Sir Oliver turned upon Killigrew again. The knight's words restored tohim the courage of which Rosamund's had bereft him. With a man he couldfight; with a man there was no need to mince his words.
"I cannot answer it," he said, but very firmly, in a tone that brushedaside all implications. "If you say it was so, so it must have been. Yetwhen all is said, what does it prove? Does it set it beyond doubt thatit was I who killed him? Does it justify the woman who loved me tobelieve me a murderer and something worse?" He paused, and looked at heragain, a world of reproach in his glance. She had sunk to a chair, androcked there, her fingers locking and interlocking, her face a mask ofpain unutterable.
"Can you suggest what else it proves, sir?" quoth Sir John, and therewas doubt in his voice.
Sir Oliver caught the note of it, and a sob broke from him.
"O God of pity!" he cried out. "There is doubt in your voice, andthere is none in hers. You were my enemy once, and have since been in amistrustful truce with me, yet you can doubt that I did this thing. Butshe... she who loved me has no room for any doubt!"
"Sir Oliver," she answered him, "the thing you have done has brokenquite my heart. Yet knowing all the taunts by which you were brought tosuch a deed I could have forgiven it, I think, even though I couldno longer be your wife; I could have forgiven it, I say, but for thebaseness of your present denial."
He looked at her, white-faced an instant, then turned on his heel andmade for the door. There he paused.
"Your meaning is quite plain," said he. "It is your wish that I shalltake my trial for this deed." He laughed. "Who will accuse me to theJustices? Will you, Sir John?"
"If Mistress Rosamund so desires me," replied the knight.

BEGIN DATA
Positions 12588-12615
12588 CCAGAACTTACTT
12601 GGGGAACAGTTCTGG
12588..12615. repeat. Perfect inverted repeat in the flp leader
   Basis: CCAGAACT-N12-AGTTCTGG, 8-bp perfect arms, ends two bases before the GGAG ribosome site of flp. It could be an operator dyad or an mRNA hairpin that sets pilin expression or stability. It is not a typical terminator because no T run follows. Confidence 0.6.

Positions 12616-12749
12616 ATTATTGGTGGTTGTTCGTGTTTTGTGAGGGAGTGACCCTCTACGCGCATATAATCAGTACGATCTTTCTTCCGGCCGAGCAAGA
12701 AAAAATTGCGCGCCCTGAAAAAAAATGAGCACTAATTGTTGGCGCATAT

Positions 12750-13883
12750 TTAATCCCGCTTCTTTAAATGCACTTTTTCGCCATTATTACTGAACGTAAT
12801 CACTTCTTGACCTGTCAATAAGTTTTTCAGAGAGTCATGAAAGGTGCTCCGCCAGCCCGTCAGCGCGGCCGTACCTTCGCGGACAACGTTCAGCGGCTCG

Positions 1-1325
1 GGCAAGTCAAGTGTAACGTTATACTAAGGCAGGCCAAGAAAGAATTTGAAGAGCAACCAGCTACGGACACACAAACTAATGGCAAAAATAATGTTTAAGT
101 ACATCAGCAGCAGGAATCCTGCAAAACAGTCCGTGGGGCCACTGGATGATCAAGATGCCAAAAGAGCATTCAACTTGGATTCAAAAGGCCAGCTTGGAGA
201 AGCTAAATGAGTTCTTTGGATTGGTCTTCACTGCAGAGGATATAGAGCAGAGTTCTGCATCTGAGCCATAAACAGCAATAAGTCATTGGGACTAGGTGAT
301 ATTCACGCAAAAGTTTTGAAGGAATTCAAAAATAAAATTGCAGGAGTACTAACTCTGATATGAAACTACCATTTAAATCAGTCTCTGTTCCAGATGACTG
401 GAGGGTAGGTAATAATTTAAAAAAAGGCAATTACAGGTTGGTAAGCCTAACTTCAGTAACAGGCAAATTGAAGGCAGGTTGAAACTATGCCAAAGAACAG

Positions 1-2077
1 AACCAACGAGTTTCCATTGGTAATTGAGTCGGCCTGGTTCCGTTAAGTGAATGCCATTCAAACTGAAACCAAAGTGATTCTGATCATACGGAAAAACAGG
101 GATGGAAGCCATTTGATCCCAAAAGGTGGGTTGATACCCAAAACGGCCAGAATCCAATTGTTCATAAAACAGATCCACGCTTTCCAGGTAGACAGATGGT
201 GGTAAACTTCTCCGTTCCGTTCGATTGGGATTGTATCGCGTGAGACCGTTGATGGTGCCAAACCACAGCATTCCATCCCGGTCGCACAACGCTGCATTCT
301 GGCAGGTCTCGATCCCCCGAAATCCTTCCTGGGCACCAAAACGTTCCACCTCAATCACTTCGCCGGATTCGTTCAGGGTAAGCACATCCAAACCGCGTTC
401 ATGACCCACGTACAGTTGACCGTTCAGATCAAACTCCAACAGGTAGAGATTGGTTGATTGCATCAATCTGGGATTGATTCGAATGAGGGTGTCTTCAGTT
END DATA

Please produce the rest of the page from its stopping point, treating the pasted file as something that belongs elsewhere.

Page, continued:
"Ha! Be it so. But do not think I am the man to suffer myself to be sentto the gallows upon such paltry evidence as satisfies that lady. If anyaccuser comes to bleat of a trail of blood reaching to my door, and ofcertain words I spoke yesterday in anger, I will take my trial--but itshall be trial by battle upon the body of my accuser. That is my right,and I will have every ounce of it. Do you doubt how God will pronounce?I call upon him solemnly to pronounce between me and such an one. If Iam guilty of this thing may He wither my arm when I enter the lists."
"Myself I will accuse you," came Rosamund's dull voice. "And if youwill, you may claim your rights against me and butcher me as youbutchered him."
"God forgive you, Rosamund!" said Sir Oliver, and went out.
He returned home with hell in his heart. He knew not what the futuremight hold in store for him; but such was his resentment againstRosamund that there was no room in his bosom for despair. They shouldnot hang him. He would fight them tooth and claw, and yet Lionel shouldnot suffer. He would take care of that. And then the thought of Lionelchanged his mood a little. How easily could he have shattered theiraccusation, how easily have brought her to her proud knees imploringpardon of him! By a word he could have done it, yet he feared lest thatword must jeopardize his brother.
In the calm, still watches of that night, as he lay sleepless upon hisbed and saw things without heat, there crept a change into hismental attitude. He reviewed all the evidence that had led her to herconclusions, and he was forced to confess that she was in some measurejustified of them. If she had wronged him, he had wronged her yet more.For years she had listened to all the poisonous things that were saidof him by his enemies--and his arrogance had made him not a few. She haddisregarded all because she loved him; her relations with her brotherhad become strained on that account, yet now, all this returned to crushher; repentance played its part in her cruel belief that it was by hishand Peter Godolphin had fallen. It must almost seem to her that in asense she had been a party to his murder by the headstrong course towhich she had kept in loving the man her brother hated.
He saw it now, and was more merciful in judging her. She had been morethan human if she had not felt as he now saw that she must feel, andsince reactions are to be measured by the mental exaltations from whichthey spring, so was it but natural that now she must hate him fiercelywhom she had loved wellnigh as fiercely.
It was a heavy cross to bear. Yet for Lionel's sake he must bear it withwhat fortitude he could. Lionel must not be sacrificed to his egoism fora deed that in Lionel he could not account other than justified. He werebase indeed did he so much as contemplate such a way of escape as that.